Notes and Editorial Reviews
Violin Sonatas: Nos. 1–3
Rainer Schmidt (vn); Saiko Sasaki (pn)
DIVOX 29806 (57:15)
This disc looked more than a little familiar to me when it arrived in the mail. Little wonder, it has been in my collection for more than 10 years. In alternate couplings offered on the same label, in which each of the sonatas is paired with its correspondingly numbered Brahms sonata in a series titled
Brahms and his Friends
, this same performance of Jenner’s
Sonata No. 1 was reviewed by David K. Nelson way back in
23:4. You can still acquire the three Jenner/Brahms combination discs separately, or, if you have more than enough versions of the Brahms sonatas in your collection, you can acquire this single disc with just the Jenner sonatas on it.
Gustav Uwe Jenner (1865–1920) could claim he was a descendant of Edward Jenner, the Scottish research scientist who discovered the smallpox vaccine. Gustav’s father, on the other hand, earned his reputation in a way less noble. A practicing physician, he committed suicide after being indicted for “playing doctor” with his female patients. But Gustav’s own most singular accomplishment, by far, was to survive seven years as a student—in fact, the only formal student—of Brahms. It’s a wonder that Jenner, like his father, didn’t kill himself, for Brahms berated and belittled him mercilessly. But then, as was characteristic of Brahms’s better nature, he made sure Jenner was well taken care of, arranging his appointment as secretary of the Vienna Tonkünstlerverein and then as music director and conductor at the University of Marburg—in other words, anything to keep him from composing.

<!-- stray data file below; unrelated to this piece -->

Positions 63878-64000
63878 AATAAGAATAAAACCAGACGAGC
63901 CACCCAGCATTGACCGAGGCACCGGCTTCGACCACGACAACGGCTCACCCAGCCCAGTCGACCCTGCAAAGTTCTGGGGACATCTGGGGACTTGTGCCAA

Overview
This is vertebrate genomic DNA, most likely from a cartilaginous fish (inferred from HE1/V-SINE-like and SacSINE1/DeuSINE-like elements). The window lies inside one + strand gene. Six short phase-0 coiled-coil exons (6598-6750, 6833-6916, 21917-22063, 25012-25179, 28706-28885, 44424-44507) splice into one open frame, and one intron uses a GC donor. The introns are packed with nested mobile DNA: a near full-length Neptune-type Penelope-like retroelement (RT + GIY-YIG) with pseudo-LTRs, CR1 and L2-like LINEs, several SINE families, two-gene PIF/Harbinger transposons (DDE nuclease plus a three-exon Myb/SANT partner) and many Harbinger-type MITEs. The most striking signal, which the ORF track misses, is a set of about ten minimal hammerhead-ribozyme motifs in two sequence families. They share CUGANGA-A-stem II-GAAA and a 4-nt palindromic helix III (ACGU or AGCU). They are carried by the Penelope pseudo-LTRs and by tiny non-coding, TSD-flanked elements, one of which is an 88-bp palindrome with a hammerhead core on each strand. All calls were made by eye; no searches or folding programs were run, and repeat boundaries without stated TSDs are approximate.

One has to wonder how and why the ultra-critical Brahms put up with such an unpromising student for seven years, from 1888 to 1895. Jan Brachmann’s booklet note suggests that Brahms felt sorry for Jenner’s plight and wished to nurture and protect the boy. Perhaps Brahms saw in Jenner the son he never had and, like any good father, felt the need to impose self-discipline on the young man while at the same time encouraging him and building his self-confidence. According to Brachmann, Brahms helped Jenner in more ways than professionally, assisting him in finding affordable lodgings and offering him financial support. In any case, the one lesson Jenner seems to have taken most to heart from his years under Brahms’s tutelage was the requirement for uncompromising self-criticism, a fact reflected in Jenner’s modest output, which consists of fewer than a dozen chamber works, a handful of songs, and an orchestral serenade.
It’s either ironic or testament to Jenner’s unexceptional talent for composition that after seven years under Brahms’s wing the music written by the elder composer’s one and only formal student sounds less like Brahms than does the music by a number of other composers—Herzogenberg, for example—who were reasonably adept at imitating Brahms’s style. Oh, to be sure, there are the occasional flourishes, gestures, and turns of phrase that echo Brahms, but the four components missing in these Jenner sonatas are the melodic sophistication, the harmonic richness, the developmental complexity, and most of all, the rhythmic intricacy one finds in Brahms—in other words, everything.
This is not to say that Jenner’s three violin sonatas aren’t pretty. They make for an hour’s worth of pleasant listening and they’re beautifully played by Rainer Schmidt, second violin in the Hagen Quartet since 1987, and by pianist Saiko Sasaki. She comes with an impressive résumé, including a degree from the New England Conservatory, where she studied with Russell Sherman and participated in master classes with Tatiana Nikolayeva and Peter Serkin, among others.
I must admit, I’m still puzzled why this Divox CD, recorded between 1996 and 1999, and that must have been on the market for a dozen years (else, how did I come by it so long ago?), is only now arriving for review. Be that as it may, the music and the performances are enjoyable enough, and as the only official student of Brahms, Jenner is interesting enough as a historical curiosity to warrant a recommendation of this disc.
FANFARE: Jerry Dubins
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